From analyst chair, McEnroe says tennis rankings `a disgrace'

Media Watch

August 27, 1999|By Milton Kent

Beyond the prestige of winning one of the four major tennis crowns of the year, Pete Sampras or Andre Agassi and Lindsay Davenport or Martina Hingis may lock down the No. 1 player ranking in the world in next week's U.S. Open.

But what does that mean? That's what John McEnroe, who is doing analysis for both CBS and USA, wants to know.

"We've gone through 10 years of a disgrace of a ranking system that gets us a No. 1 that doesn't always have meaning," said McEnroe yesterday on a pre-Open conference call.

McEnroe is particularly exercised about Yevgeny Kafelnikov, who won the Australian Open but lost in the first round of a number of tournaments this year, essentially pocketing the guarantee money, but gathering enough ATP points to occasionally be ranked No. 1.

"That's not the type of message we want to be sending out. Any time you step out on a court, it should matter," McEnroe said. "My big thing is to make sure that players are always competing when they go out there."

You won't have to worry about that at the top end of the men's draw, where Agassi, who won the French, and Sampras, who beat Agassi in the Wimbledon final, may get a chance to settle the issue for 1999.

"All Andre can hope for [in the final] is they get hot, clammy conditions, and it goes more than straight sets," said Mary Carillo, CBS' lead analyst. "Pete's been on a tear lately, and I attribute that to Andre's winning the French. It's gotten Pete fired up."

On the women's side, Davenport and Hingis are but two of a long list of possible Open champions. Add Venus Williams and her sister, Serena, Monica Seles, Mary Pierce and Jana Novotna to that list and Flushing Meadow should be hopping.

CBS opens its more than 40 hours of coverage with Sunday's Arthur Ashe Kids Day ceremonies at noon on Washington's Channel 9, with a nightly highlights show starting early Tuesday morning (Channel 13, 12: 37 a.m.)

USA, meanwhile, airs a half-hour preview at 11 p.m. Sunday, then opens weekday coverage at 11 a.m. Monday, with evening coverage at 7: 30.

Mixed messages

On a conference call earlier this week, ESPN's Chris Berman appeared genuinely contrite and apologetic when a writer suggested that "SportsCenter" and other programs were partially responsible for the lack of civility in sports these days, as preening athletes draw attention to their achievements in various self-aggrandizing ways, almost always captured by a camera.

A day later, the end of a Cleveland-Oakland "SportsCenter" highlight was punctuated by a slow-motion shot of Indians slugger Manny Ramirez standing at home plate, calling attention to himself and his third home run of the game.

So, ESPN, do we believe what you say or what you do?

Three's a crowd

ABC's 1999 college football announcing plans were going to be so simple with Keith Jackson's retirement. Brent Musburger and Brad Nessler were going to share No. 1 play-by-play duties during the regular season and split the Bowl Championship Series games.

But then, ABC Sports president Howard Katz lured Jackson out of retirement, thereby giving the network three top college football game-callers.

John Filippelli, the network's new head of production, said he has never encountered a situation like this before, but quickly added that with ABC's regionalized schedule, ego clashes should be kept to a minimum.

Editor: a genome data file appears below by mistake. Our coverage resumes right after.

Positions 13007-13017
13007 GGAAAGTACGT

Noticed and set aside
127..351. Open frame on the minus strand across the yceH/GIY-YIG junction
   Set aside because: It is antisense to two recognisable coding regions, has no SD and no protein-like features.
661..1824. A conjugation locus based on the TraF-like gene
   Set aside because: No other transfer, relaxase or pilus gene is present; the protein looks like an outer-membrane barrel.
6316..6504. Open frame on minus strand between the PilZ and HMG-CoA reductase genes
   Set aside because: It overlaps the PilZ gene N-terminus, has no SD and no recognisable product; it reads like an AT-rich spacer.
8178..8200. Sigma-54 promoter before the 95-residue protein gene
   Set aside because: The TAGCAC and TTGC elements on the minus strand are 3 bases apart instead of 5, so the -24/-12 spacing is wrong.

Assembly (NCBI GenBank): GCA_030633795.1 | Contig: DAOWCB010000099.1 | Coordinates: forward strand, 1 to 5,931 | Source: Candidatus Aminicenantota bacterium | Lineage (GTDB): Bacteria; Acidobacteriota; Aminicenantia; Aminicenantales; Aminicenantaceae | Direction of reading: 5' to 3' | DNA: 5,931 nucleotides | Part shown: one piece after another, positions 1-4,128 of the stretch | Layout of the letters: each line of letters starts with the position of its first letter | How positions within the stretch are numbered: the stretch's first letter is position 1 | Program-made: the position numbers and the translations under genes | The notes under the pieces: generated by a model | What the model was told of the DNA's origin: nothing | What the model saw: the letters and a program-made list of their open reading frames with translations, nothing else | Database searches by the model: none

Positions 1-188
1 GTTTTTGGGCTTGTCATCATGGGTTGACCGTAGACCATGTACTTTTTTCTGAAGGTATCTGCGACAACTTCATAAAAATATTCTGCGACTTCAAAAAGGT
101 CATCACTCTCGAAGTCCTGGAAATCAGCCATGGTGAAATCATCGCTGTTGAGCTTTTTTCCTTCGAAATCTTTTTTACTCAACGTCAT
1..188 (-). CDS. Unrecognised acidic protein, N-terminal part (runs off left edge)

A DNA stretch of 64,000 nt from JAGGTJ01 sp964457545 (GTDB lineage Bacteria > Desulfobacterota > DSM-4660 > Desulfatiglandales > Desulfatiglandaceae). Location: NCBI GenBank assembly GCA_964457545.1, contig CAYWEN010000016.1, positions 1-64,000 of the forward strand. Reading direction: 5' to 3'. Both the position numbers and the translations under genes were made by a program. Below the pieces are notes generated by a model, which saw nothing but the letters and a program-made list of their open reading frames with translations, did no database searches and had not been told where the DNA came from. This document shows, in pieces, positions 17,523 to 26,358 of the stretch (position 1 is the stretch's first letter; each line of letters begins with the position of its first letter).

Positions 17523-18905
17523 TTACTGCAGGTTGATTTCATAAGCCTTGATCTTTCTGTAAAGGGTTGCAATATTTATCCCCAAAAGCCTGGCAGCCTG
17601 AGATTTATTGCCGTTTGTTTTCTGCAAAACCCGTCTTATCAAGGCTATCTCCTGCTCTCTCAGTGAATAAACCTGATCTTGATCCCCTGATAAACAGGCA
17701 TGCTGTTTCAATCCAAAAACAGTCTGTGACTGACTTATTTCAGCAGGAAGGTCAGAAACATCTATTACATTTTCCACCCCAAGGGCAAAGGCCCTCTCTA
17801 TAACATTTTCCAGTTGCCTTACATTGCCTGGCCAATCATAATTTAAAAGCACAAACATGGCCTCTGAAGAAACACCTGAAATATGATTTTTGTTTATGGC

"I think we'd be silly to sit there and try to figure out who does what in the pecking order," Filippelli said. "To have a roster that has Keith Jackson, Brad Nessler and Brent Musburger means we're extremely fortunate. I would sit there and leave it to other people to try and over-analyze this. It is what it is."

Let the over-analysis commence with tomorrow's Pigskin Classic, with Arizona traveling to Penn State (Channel 2, 1 p.m.) and Nessler and Gary Danielson on the call. Musburger will be joined by Dan Fouts on Sunday for the Kickoff Classic (Channel 2, 2: 30 p.m.) between Ohio State and Miami.

Around the dial

The World Track and Field Championships conclude this weekend, minus one of its biggest draws, sprinter and long jumper Marion Jones. NBC (Channel 11) plans seven hours of coverage, starting at 12: 30 p.m. tomorrow and concluding at noon Sunday.

Besides ABC's twin bill, ESPN2 and NBC will get in their share of college football. NBC has the Notre Dame-Kansas battle at 3: 30 p.m. tomorrow, and the Deuce's doubleheader starts with Louisiana Tech facing host Florida State at 5 p.m., followed by North Carolina State traveling to Texas.

Tomorrow's Little League World Series title game (Channel 2, after football) may seem harmless enough, but you have to wonder about the effect all this has on the kids, after a 12-year-old, who hit a game-winning grand slam earlier this week, said, "I didn't want to strike out on national television in front of all my friends."

The WNBA playoffs continue this weekend, with NBC carrying Game 2 of the Los Angeles-Houston series at 4 p.m. Sunday, and Lifetime airing Game 2 of the New York-Charlotte series at 8 p.m. If the best-of-three series are extended, the climactic games would air Monday on ESPN, starting at 8 p.m.

Week's ratings

The ratings for the top 10 most-watched sporting events on broadcast television in Baltimore during the past week (R-Rating; S-Share):

Event, Day, Ch., R/S

Ravens-Falcons, Sat., 13, 9.1/17

Broncos-Packers, Mon., 2, 6.6/11

O's-White Sox, Sun., 54, 5.5/14

O's-White Sox, Sat., 54, 5.4/10

Ravens pre-game, Sat,. 13, 5.3/11

NBA Inside Stuff, Sat., 11, 3.7/11

Sprint golf, Sun., 13, 2.9/7

Sprint golf,Sat., 13, 2.8/8

World track, Sun., 11, 2.5/7

"NFL Preview", Sat., 2, 2.4/7

Pub Date: 8/27/99

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